Twisting is a unique kind of force. Rather than result in linear acceleration of an object, torque (pronounced "tork") results in rotational motion of that object about one or more axes that pass through its center of mass. One thing you should keep in mind is that any object rotating freely, like a diver doing somersaults, rotates around a line passing through its center of mass.
In this section we'll develop the idea of torque conceptually and mathematically – as we do for any physical quantity.
You are already familiar with the idea of torque if you've ever used a screwdriver or a wrench to turn a screw or bolt, or if you've used a lever to move something. There are many more examples.
The symbol for torque is usually the Greek letter tau, τ .
A good, and probably familiar example of applying a torque force is using a wrench to turn a bolt. The wrench can help us to amplify the twisting force on the bolt.
You might have some experience tightening bolts. You know that they can often be turned just so tight by hand, without a wrench, but soon the wrench is needed. When using a wrench, we also know that we can apply more twisting force by pushing on the far end of the wrench as opposed to the end nearest the bolt.
Here is the coordinate system we use when we work with torque. The distance between the applied force, F, and the pivot point is r. The applied force may be applied perpendicular to the wrench or lever arm, or at some angle. If it is not perpendicular, then we need to find the perpendicular vector component of that force on the wrench, F⊥ = F·cos(θ).
The most obvious way to change torque is to change the magnitude of the applied force. All other variables (r, θ) being constant, if F2 > F1, then τ2 > τ1.
If you want more torque, push harder on the wrench.
Another way to change the torque is to move the applied force closer to or further from the pivot point.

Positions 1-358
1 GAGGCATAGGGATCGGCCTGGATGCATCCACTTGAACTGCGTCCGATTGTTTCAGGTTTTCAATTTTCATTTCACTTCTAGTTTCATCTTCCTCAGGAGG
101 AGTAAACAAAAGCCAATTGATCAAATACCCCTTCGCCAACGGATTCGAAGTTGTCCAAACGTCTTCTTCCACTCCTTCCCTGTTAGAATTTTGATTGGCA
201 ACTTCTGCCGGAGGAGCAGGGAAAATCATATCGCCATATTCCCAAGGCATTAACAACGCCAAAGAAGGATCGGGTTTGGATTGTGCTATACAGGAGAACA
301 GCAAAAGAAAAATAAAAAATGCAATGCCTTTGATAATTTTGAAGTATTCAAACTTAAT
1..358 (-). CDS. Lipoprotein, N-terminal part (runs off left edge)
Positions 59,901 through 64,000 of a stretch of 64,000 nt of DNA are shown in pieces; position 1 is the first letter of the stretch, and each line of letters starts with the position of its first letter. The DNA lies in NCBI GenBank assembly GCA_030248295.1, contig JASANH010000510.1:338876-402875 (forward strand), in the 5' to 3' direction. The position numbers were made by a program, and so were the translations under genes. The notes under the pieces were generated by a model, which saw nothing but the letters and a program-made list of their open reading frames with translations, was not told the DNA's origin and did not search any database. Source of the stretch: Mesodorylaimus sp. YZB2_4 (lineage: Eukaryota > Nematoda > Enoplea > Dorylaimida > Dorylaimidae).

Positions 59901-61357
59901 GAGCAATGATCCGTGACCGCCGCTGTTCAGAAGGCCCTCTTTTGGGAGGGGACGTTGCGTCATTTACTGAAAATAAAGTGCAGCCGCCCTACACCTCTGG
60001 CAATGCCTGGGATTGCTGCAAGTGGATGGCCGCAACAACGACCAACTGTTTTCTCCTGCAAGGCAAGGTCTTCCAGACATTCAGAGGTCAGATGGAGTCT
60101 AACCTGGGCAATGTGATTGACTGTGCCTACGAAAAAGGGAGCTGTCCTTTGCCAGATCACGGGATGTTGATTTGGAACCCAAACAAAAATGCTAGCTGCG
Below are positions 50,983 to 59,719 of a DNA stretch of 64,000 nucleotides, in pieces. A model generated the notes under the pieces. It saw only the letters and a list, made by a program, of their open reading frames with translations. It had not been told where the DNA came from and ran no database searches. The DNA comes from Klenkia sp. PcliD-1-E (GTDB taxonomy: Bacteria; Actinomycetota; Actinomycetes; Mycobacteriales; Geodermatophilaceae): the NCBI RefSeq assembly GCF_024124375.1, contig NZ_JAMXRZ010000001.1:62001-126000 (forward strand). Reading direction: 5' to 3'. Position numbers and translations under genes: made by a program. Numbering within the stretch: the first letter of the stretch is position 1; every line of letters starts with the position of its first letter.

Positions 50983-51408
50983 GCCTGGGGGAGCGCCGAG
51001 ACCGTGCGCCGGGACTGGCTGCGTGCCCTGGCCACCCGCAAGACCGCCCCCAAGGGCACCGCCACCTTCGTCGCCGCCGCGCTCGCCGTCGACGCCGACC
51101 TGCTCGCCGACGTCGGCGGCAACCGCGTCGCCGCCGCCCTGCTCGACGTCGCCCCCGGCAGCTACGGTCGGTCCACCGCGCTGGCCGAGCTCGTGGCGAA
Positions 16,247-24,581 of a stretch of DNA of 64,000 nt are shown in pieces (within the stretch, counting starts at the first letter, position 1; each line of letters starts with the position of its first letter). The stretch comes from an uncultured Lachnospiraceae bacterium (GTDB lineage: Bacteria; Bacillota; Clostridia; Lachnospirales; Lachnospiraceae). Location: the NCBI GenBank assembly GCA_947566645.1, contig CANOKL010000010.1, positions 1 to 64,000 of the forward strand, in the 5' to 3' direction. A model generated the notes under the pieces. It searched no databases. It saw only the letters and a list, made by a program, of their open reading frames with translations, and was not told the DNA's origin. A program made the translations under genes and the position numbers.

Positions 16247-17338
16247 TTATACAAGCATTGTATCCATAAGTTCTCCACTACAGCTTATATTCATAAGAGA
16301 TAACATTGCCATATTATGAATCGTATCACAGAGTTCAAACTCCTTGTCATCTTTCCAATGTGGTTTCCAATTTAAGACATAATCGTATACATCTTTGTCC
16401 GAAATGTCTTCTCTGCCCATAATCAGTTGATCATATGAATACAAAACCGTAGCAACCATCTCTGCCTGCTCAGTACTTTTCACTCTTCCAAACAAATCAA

A wrench is simply a class-2 lever, so the closer we are to the pivot or fulcrum, the less the resulting twisting force – torque. In the figure, if r1 > r2, then τ1 > τ2, even with the same applied force, F.
Sometimes, when a bolt is particularly stuck, a mechanic might add a "cheater bar," a piece of pipe that slips over the wrench handle to extend it, and thus gain more torque as r is increased by the length of the pipe minus the overlap. Be careful, though. That's a good way to break a bolt or a wrench!
The only component of the applied force that is relevant to the torque is that part that is perpendicular to the lever (wrench in this case), F⊥.
The two vector components of F are
F⊥ = F·sin(θ)
F∥ = F·cos(θ)
We don't care too much about F∥, the component of the applied force parallel to the wrench because it can't really affect the twisting force.
Putting all of these observations together, we can derive an expression for the torque:
Everything we need is there: The torque increases as F and r increase, and the torque is at a maximum when θ = 90˚.
Torque (τ) is twisting force or a force that causes rotation about one or more axes passing through the center of mass of a free object (or about some other axis if an object is so attached).
where F is the applied force, applied at an angle θ to the lever arm and at a distance r from the pivot axis.
The SI units of torque are Newton·meters (N·m). In the U.S. torque is often reported in foot-pounds (ft.-lbs.)
SI stands for Système international (of units). In 1960, the SI system of units was published as a guide to the preferred units to use for a variety of quantities. Here are some common SI units
where all components are vectors. The magnitude or size of the torque vector (the 'amount' of torque) is
The cross product yields a new vector of the magnitude given above, and that is perpendicular both to vectors r and F. The torque vector, therefore, lies along the axis of rotation of the object to which the torque is being applied.
We use the right-hand rule to decide which of the two possible directions it points:
If the fingers of the right hand curl in the direction of the rotation, then the thumb will point along the direction of the torque vector. We do this by long-standing convention – we have to pick one.
Solution: The torque equation is
We can rearrange that to find the force (always rearrange first before plugging in numbers!):
If we assume that the force on the torque wrench will be applied at a right angle to it, then sin(90˚) = 1, so we can ignore the sin(θ) term.
Plugging in the torque and radius, we get:
Now it's worth considering a couple of things. First, notice from the torque equation that if we were to double the length of the wrench handle, we'd only need half of that 117 N of force. Second, applying the force at any angle other than 90˚ would increase the applied force needed, as the sine of the angle diminishes on either side of 90˚.
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